The posterior cruciate ligament is the strongest ligament of the knee, and its most important function is to prevent posterior translation of the knee at higher knee flexion angles.
Posterior cruciate ligament reconstruction is usually performed through keyhole surgery under general anesthetic. The operation may take about one hour and your surgeon will make some incisions in the knee to allow small instruments to be introduced. The torn ligaments are trimmed and the knee is prepared for the replacement graft. The top and bottom ends of the replacement ligament are fixed into place with special screws into holes drilled into your bones. Then the incisions are closed with stitches or adhesive strips.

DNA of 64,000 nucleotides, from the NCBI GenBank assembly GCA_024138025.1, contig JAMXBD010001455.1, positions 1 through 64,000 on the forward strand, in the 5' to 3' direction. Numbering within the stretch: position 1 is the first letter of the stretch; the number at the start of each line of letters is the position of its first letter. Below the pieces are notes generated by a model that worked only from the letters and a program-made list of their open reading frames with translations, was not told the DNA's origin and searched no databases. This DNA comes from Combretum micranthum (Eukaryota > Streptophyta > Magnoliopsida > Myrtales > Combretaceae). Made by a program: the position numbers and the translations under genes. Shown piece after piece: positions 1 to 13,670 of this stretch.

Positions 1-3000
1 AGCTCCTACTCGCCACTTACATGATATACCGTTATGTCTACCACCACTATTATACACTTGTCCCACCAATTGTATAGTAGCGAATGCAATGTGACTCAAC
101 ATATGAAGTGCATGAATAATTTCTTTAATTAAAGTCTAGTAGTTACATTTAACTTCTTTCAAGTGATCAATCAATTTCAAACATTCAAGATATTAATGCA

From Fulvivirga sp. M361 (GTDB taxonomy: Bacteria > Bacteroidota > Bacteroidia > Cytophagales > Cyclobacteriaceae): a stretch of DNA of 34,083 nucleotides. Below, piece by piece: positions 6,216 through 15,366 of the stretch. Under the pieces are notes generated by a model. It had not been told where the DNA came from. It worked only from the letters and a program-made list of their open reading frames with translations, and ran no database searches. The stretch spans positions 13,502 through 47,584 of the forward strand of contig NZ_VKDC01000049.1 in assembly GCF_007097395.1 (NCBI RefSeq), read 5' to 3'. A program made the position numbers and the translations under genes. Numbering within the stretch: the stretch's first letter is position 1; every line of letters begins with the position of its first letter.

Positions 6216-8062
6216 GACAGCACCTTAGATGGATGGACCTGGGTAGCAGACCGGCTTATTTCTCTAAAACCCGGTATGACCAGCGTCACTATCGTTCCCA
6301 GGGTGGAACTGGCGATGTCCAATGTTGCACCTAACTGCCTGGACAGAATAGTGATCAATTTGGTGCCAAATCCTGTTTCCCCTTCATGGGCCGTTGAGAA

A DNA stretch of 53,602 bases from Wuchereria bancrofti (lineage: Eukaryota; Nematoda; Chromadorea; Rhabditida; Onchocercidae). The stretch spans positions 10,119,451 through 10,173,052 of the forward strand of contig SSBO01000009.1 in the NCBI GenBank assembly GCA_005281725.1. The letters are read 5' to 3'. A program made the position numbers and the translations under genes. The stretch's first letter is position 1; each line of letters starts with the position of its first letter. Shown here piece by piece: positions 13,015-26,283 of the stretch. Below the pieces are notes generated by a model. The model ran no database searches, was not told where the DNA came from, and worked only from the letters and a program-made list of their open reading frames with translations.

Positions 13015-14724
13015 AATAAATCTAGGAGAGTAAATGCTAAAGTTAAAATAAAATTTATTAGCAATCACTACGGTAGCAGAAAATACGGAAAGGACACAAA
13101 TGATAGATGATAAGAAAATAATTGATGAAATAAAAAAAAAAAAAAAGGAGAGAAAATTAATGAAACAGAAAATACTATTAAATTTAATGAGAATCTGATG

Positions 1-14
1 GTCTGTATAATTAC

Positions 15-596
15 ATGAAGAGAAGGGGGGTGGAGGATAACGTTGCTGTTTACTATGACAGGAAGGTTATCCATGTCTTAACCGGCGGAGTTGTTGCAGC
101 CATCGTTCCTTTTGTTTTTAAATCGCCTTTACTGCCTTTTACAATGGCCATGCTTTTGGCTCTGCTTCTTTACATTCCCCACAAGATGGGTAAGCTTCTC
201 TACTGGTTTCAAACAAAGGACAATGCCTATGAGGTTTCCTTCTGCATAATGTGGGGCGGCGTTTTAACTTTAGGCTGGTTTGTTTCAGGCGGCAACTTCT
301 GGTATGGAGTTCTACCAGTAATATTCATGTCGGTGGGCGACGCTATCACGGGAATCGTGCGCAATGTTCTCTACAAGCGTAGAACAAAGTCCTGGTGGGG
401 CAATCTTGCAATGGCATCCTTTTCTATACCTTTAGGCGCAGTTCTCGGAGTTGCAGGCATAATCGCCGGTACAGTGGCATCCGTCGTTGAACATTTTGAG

Posterior cruciate ligament reconstruction is an outpatient surgery, which means that don’t need to stay overnight at the clinic. You may need to take four to six weeks off work and driving following the operation and rehabilitation, you might require physiotherapy once a week for two to three months and less frequently up to nine months.